Monday, September 14, 2020

Out of Other Options, Trudeau Turns Green

It seems Justin is rethinking his fossil fuel fuckups. The world's just not digging that high-carbon, low value crud that he once figured was worth pursuing even when the private sector was running for the exits. Not his most lucid moment.

Michael Harris writes that the Dauphin's moment of truth has arrived. Everything else he's tried has failed so, at last, he's going green.
On Sept. 23, Trudeau will put his government, and his legacy, on the line with a throne speech. It faces a confidence vote. If the Liberals should lose that vote, the government would fall. 
Then Canadians would be plunged into their first national campaign held during a pandemic, left to scratch their heads over myriad questions. 
Who would the citizenry blame for sending them to the polls with COVID-19 still very much on the prowl? 
Everything depends on the essence of the throne speech, including the federal government’s plan to revive the COVID-battered economy. Expect them to spend the numbers off the national credit card. Money for child care and health services, maybe even pharmacare, will be there. Liberal caucus members are clamouring, too, for a guaranteed basic income. How does the NDP oppose that? 
And every signal coming out of Ottawa suggests that the prime minister is finally ready to put flesh on the rhetoric of his vision of a new, green economy, a Canada moving away from fossil fuels with solid plans to substitute renewable energies. Why is that so risky? History. The country has seen this movie before under the Liberals. It produced no Academy Awards.
...Some key clues to what the government might unveil on the climate change front are contained in remarks made by the PM in the riding of Burnaby South just prior to the 2019 federal election, four months before COVID-19 arrived in Canada. 
It was the classic “big-vision” speech. Trudeau told his audience that politicians would have to move “faster than ever” to reach net zero emissions by 2050. The words he used are telling: 
“That means not putting any more carbon emissions into the air than we take out.... It’ll require us to slash our emissions, transform our economy, and use the power of nature — like planting trees and protecting ecosystems — to bring us to net zero.... We will hit net zero by 2050 — not only because we can, but because we must.”
...Expect Erin O’Toole to go after Trudeau exactly as Harper went after Dion. The CPC will declare that the government must not ignore the traditional energy sector in its zeal to create a brave, new economic world in Canada based on green energy 
As the leader of what remains a western-based party, O’Toole will continue to champion Big Oil, and even Jason Kenney, Alberta’s reverse-visionary premier who thinks that open-pit coal mining in the foothills of the Rockies is the answer to climate change.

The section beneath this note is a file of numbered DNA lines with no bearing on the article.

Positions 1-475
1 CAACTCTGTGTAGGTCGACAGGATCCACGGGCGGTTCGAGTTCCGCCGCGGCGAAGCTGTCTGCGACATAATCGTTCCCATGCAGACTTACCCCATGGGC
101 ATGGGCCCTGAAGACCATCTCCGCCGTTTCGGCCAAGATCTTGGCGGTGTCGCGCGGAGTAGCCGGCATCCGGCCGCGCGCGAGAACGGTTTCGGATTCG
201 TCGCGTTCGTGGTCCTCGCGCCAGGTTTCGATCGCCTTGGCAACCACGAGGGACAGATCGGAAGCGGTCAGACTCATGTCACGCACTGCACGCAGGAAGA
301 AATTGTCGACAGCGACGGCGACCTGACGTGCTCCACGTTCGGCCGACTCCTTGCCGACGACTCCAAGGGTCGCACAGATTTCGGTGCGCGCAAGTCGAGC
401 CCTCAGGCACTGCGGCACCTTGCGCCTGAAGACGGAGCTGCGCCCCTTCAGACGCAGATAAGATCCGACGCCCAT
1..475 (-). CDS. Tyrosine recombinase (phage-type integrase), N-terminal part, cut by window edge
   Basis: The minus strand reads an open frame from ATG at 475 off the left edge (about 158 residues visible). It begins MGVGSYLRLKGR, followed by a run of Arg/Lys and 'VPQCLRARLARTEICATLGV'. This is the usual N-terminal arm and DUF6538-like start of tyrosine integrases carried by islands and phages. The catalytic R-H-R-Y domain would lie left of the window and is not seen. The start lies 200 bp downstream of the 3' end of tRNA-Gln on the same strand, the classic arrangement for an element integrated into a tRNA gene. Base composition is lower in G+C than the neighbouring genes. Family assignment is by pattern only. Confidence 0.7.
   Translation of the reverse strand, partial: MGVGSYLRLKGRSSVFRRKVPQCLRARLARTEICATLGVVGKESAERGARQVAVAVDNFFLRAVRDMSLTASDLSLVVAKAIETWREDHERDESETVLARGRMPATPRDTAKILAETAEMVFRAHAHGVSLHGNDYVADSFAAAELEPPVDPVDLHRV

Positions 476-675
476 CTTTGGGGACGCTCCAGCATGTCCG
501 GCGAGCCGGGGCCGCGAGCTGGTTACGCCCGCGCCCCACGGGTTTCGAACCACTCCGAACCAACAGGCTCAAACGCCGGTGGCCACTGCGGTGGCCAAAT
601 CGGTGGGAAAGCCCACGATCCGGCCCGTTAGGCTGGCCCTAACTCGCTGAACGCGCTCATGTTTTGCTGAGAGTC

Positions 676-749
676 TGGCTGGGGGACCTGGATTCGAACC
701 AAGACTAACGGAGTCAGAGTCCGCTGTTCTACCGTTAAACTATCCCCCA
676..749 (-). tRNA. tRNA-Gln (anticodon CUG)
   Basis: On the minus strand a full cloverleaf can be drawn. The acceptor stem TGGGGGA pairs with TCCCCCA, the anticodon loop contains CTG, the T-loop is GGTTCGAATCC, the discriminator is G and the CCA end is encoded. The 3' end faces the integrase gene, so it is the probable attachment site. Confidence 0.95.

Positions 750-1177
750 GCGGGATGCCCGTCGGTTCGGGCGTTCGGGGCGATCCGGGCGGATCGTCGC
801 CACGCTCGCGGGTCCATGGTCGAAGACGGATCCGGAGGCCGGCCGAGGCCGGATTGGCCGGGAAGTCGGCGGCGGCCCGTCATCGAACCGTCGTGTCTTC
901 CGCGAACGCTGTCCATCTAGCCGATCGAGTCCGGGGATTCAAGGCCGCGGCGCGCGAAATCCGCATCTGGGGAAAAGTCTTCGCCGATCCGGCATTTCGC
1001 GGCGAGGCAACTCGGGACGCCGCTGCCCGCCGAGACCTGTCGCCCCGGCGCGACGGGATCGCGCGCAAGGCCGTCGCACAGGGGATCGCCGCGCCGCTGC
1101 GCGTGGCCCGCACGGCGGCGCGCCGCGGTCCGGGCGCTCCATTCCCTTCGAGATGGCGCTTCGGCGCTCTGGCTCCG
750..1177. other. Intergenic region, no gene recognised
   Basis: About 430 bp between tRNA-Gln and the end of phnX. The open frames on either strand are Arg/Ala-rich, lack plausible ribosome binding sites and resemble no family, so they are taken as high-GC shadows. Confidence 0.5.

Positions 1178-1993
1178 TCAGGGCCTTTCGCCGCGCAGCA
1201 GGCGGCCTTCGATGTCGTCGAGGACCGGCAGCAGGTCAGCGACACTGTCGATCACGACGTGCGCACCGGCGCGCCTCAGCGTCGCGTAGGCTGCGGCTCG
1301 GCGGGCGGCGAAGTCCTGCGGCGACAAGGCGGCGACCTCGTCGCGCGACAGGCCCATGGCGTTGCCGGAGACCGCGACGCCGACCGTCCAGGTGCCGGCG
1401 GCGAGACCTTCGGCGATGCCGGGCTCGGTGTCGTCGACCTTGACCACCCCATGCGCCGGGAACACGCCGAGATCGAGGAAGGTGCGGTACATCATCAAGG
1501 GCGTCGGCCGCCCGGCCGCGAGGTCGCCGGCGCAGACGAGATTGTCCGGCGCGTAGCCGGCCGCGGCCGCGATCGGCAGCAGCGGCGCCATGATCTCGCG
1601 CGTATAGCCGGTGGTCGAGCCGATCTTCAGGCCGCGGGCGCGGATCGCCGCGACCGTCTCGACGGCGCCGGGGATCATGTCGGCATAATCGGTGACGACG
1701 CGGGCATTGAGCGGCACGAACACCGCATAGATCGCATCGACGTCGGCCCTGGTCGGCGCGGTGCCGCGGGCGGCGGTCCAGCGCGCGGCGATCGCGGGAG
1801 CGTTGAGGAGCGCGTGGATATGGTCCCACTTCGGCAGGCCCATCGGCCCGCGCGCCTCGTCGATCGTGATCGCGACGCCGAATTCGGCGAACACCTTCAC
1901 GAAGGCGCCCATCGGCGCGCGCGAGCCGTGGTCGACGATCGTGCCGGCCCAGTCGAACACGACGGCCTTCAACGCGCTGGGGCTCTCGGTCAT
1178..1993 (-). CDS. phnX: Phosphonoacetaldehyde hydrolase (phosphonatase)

Refusing to accept the fact that they can never return Albertans to the happy days of $100 a barrel oil, the Conservatives will resort to all the usual threats of economic disaster, as well the spectre of Wexit — a notion nearly as wacky as Brexit.
Can Trudeau stop trying to ride a dead horse?
The watchwords these days in the petro palaces are falling prices, unsustainable dividends to investors, rising competition from alternate energy technologies, sector disruption and stranded assets. A financial horror show. Freddy Krueger with an adding machine. Saudi Armaco saw its profits drop 73 per cent. 
There’s only one thing better than being on the right side of history; being on the right side of the future. 
If the hounds of scandal don’t bring him down, a green Trudeau just might be on to something.
I do hope Harris is right but I wouldn't bet the farm on this prime minister growing a spine.  If he is sincere there are two clear steps he must take. He has to cut off federal subsidies to the fossil energy sector. That means no more handouts, no more tax deferrals and market-pricing of resources such as freshwater ruined by the fossil fuelers. The second step is to cancel the treasury-sucking vampire, the Justin Trudeau Memorial Pipeline, a.k.a. Trans Mountain. Yes, he might have to write off the billions he's already committed but the remaining billions can be put to far better use elsewhere.

We'll see but Justin has a track record of breaking solemn promises.


The latest 2020 outlook from OPEC on oil demand should stiffen Justin's resolve.


Toby said...

Is it just a coincidence that Bill Morneau is out of the way?

The Disaffected Lib said...

The Libs were quick to drop suggestions that Morneau was holding Justin's green instincts nd good intentions in check. Odd, I thought Justin was prime minister and Morneau was his finance minister, not the boss.

Anonymous said...

Do leopards change thir spots...???